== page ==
The rumors had Bush asking Breaux to serve in his Cabinet, but Bush never got the chance. Over plates of enchiladas, Breaux began by telling Bush, "I want to stay in the Senate." Bush never revisited the issue, and the discussion moved on to Congress, with Breaux offering advice. "I suggested that he start with things that would be easier to develop a consensus on, as opposed to the difficult issues," Breaux told Time. "I suggested election reform, education reform and a patients' bill of rights. I also suggested that on some of the other issues, such as Medicare and Social Security, it was going to take a little time to develop consensus."
On Capitol Hill these days, each competing bloc defines bipartisanship in a different way - and no one yet knows precisely how Bush defines it. Does he mean recruiting a few Democrats to decorate conservative Republican policies? Democratic leaders call that the "politics of pickoff" and vow to fight it with the kind of party discipline that can stop a bill in its tracks - especially in the Senate, where the Republicans need 10 Democrats to shut down debate and force a vote. "After two decades of hardened partisanship in the Senate," says Al From of the centrist Democratic Leadership Council, "I just don't see 10 Democrats jumping over to the Republican side on any significant issue."
Bush's other alternative is to define bipartisanship as governance from the center, with members of both parties helping shape and steer legislation. Republicans say, correctly, that the Democrats who are calling for this brand of bipartisanship are pursuing a "wedge strategy," trying to create a schism between G.O.P. moderates and conservatives. "The Democrat view of bipartisanship is, Do it their way," Republican whip Tom DeLay, the fiery G.O.P. leader, told Time. "The true burden of bipartisanship is on the minority." In other words, he wants Bush to use the pickoff strategy.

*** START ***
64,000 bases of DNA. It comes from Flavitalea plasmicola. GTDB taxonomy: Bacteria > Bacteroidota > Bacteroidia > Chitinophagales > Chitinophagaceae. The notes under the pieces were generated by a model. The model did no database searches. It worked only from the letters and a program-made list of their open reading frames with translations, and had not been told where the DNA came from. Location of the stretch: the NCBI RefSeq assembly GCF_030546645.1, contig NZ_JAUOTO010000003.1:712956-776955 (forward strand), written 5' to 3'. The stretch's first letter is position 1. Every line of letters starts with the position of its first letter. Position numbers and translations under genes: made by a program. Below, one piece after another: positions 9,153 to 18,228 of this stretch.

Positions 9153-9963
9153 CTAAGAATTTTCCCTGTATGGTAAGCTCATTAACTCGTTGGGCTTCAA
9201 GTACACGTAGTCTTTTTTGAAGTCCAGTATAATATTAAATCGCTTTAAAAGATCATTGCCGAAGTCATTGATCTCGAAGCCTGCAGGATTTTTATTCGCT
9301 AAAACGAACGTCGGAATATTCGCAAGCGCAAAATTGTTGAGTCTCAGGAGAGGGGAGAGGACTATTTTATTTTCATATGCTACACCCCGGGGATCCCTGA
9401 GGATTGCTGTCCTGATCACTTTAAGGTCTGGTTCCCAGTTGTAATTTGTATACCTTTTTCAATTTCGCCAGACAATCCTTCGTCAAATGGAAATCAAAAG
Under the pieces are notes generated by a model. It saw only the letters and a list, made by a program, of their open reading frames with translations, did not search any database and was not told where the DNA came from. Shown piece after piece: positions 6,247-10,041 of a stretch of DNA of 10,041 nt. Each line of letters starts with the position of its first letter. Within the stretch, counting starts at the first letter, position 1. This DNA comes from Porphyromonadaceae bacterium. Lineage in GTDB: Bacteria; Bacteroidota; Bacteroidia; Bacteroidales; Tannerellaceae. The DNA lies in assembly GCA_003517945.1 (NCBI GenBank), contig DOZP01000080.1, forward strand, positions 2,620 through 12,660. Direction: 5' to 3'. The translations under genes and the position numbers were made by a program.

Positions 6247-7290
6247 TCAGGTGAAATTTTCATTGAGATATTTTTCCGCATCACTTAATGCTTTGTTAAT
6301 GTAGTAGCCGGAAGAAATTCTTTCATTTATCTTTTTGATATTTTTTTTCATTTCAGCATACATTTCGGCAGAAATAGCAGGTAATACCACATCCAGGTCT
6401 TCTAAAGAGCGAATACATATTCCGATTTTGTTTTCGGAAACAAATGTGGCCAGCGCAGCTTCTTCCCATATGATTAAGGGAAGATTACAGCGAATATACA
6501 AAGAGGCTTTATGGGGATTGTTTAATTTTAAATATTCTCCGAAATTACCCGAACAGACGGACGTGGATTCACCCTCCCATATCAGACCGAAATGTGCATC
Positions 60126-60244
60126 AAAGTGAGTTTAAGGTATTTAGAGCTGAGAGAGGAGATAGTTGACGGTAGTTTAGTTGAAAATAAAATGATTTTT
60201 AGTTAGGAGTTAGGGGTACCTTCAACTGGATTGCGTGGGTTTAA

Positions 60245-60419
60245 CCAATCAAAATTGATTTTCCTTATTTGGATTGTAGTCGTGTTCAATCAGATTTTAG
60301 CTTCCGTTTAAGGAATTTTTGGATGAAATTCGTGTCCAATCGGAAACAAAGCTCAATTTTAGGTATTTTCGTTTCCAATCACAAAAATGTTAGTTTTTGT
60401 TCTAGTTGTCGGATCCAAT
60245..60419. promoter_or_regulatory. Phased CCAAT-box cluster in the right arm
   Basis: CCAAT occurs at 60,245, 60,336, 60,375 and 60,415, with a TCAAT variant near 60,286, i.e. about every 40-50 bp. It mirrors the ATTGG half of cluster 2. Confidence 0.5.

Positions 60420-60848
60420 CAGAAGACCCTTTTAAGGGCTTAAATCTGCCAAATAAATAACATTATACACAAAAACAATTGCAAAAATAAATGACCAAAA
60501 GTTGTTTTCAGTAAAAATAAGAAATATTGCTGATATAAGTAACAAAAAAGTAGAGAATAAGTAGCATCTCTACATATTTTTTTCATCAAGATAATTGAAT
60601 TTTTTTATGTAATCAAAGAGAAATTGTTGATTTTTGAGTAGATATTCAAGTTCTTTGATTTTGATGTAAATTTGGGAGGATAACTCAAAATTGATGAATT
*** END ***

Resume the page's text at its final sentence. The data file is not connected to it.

How Bush sails these choppy waters will determine his legislative fate. He can make it to the lee shore, but to do so, he needs to navigate past three looming obstacles. Their names are Daschle, DeLay and McCain.
Behind closed doors, the Democrats are divided between liberal hard-liners, who want guerrilla war, and moderates, who fear that such a war would destroy them as well as Bush. In the 50-50 Senate, the decision about which way to go will be made by Tom Daschle, the mild-mannered, tough-minded Democratic leader. While bitter power-sharing negotiations continue between Daschle and majority leader Trent Lott, revenge fantasies focus on Cheney, the tie-breaking Republican vote. The Vice President-elect now has two offices on Capitol Hill, the traditional one on the Senate side and a cubbyhole on the House side that Hastert gave him as a courtesy. Democrats are talking about making Cheney come to the Hill for so many votes that he'll end up living there - perhaps impairing his ability to manage the rest of Bush's government. Says Republican Senator Charles Grassley: "We need to get him a cot."
Daschle is keeping an eye on Breaux, who is trying to forge a bipartisan voting bloc called the Senate Centrist Coalition, one of many moderate groups now springing up like mushrooms after a Florida rain. Breaux could pose a threat to Daschle's Democratic unity and to his status as the ultimate go-to Democrat in the Senate - a role Daschle has no intention of relinquishing. "Unless President-elect Bush can develop a working relationship with Tom, he's not going to get a lot out of the Democrats," says New Mexico Democratic Senator Jeff Bingaman. That's the message Daschle wants Bush to hear.